S.GREATER SAVE-ABNJTY »-»««.nim-nm, -
Harris Electric Co.
Phone 250 Elkin, N. C.
' . . ' i' ' r ' ■'
Mock spent Wednesday with Mrs.
A. D. Folger In Mt. Airy.
Mr. and Mrs. Fred Hill and
family and Miss Eugenia Reld
spent Sunday in Ashe county with
Miss Julia Comer of Raleigh
spent the 4th of July vacation, at
her home in Dobson.
Dr. and Mrs. J. M. Folger spent
the week-end at Low Gap with
Mrs. Folger's parents, Mr. and
Mrs. Fred Armfield.
Little Miss Eunice Folger is
spending sometime in Pilot
Mountain with friends.
Mr. Carl Felts of Galax, Va.,
spent Sunday in Dobson.
Mr. and Mrs. Coy Brown, of
High Point, are visiting the Rus
sell family at the Methodist Par
Margaret Sawyer of Jackson
ville, Florida, is spending some- j
time with her aunt, Mrs. Colon
, Booth Reid returned to his
home Sunday at High Point after
a brief visit to his sister, Mrs. C.
Lon Folger, Jr. who is with the
Redman Appliance Company of
Mt. Airy spent the 4th vacation
There's nothing rosy about the
prediction that the United States
will soon be full of pinks.
Severe functional pains of men
struation, cramping spells and Jan
gled nerves soon rob a woman of her
natural, youthful freshness. PAIN
lines in a woman's iflce too often
grow into AGE lines!
Thousands of women have found
it helpful to take CarduL They say
it seemed to ease their pains, and
they noticed an Increase in their
appetites and finally a strengthened
resistance to the discomfort of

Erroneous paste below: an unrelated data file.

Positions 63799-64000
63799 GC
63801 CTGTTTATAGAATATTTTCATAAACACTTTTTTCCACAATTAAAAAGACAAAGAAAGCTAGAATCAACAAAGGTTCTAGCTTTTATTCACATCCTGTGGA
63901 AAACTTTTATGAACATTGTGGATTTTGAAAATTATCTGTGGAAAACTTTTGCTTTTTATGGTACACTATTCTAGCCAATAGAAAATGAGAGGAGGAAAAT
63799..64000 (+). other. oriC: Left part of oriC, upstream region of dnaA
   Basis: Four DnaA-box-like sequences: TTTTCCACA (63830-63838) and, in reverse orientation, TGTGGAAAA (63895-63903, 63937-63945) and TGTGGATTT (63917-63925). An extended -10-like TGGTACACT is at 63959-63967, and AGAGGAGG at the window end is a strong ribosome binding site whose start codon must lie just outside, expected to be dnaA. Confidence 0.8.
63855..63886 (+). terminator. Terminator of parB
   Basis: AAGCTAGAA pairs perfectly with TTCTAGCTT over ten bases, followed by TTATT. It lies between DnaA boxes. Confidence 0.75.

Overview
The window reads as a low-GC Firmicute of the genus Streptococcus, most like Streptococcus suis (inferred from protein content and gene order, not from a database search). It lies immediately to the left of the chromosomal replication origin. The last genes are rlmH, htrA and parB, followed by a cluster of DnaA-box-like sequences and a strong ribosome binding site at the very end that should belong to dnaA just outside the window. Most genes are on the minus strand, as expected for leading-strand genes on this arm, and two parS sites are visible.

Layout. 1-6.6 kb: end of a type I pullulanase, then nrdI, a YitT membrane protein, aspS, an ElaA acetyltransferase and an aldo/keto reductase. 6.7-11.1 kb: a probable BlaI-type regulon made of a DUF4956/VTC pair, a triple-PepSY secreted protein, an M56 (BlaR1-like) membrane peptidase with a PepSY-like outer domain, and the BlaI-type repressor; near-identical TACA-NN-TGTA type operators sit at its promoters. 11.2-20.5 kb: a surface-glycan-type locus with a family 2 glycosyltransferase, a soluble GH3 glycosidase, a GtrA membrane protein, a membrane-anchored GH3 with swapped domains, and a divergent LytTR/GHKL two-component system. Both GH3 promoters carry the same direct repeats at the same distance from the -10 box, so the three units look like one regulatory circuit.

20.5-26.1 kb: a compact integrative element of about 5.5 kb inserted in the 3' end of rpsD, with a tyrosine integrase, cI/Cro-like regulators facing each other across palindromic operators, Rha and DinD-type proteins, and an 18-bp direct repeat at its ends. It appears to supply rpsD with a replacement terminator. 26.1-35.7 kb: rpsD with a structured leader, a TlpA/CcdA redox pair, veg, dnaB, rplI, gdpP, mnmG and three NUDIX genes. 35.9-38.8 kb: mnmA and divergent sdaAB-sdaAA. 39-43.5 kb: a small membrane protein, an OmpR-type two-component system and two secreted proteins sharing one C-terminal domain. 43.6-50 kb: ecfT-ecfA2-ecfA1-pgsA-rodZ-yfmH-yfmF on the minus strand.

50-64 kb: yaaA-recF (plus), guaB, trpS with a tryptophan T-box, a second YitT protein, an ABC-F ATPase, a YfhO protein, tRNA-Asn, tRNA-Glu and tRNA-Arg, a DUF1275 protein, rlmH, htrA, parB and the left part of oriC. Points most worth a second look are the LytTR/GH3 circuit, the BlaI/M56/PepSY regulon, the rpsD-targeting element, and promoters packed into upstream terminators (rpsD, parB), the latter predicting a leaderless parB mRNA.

TTy CarduL Of course if It dowxrt
help you, see your doctor.
COMPLETE NEW RECORDS
Pour Guernseys, of Klondike
Farm, Qwned by Thurmond Chat
ham, have just completed new of
ficial records which entitle them
to entry in the advanced register
of the American Guernsey Cattle
Club it has been learned from
Peterborough, New Hampshire.
These animals include three
and one-half year old Klondike
Gay Generous 371,103 producing
12,719.5 pounds of milk and 536.5
pounds of butterfat in Class DD,
two-year-old Klondike Hope 414,-
795 producing 12,170.4 pounds of
milk and 626.8 pounds of butter
fat in class GO; two-year-old
Klondike Gay Heiress, 431,345,
producing 10,638.8 pounds of milk
and 570.5 pounds of butterfat in
Class G, and two-year-old Klon-
| !1 a a ii ii is
LOOK US OYER
| Examine Our Stock. We Believe
We Can Do You Some Good in
Any Kind of Building Material.
We Carry it All From Cellar to 5
EKIN LUMBER & MFG. CO.
"Everything to Build Anything"
Phone 68 Elkin, N. C.
Thursday, July 8, 1937
dike Happy Lass, 431,347 produc
ing 11,012.9 pounds of milk and
553.7 pounds of butterfat In Class
ift ft Malaria
Liquid, Tablets flret
Salve, Nose Drops He^^ s 3 °
Designs Potted Plants
Mrs. Grady Cockerham
Phone 22 v , EBUn, N. C.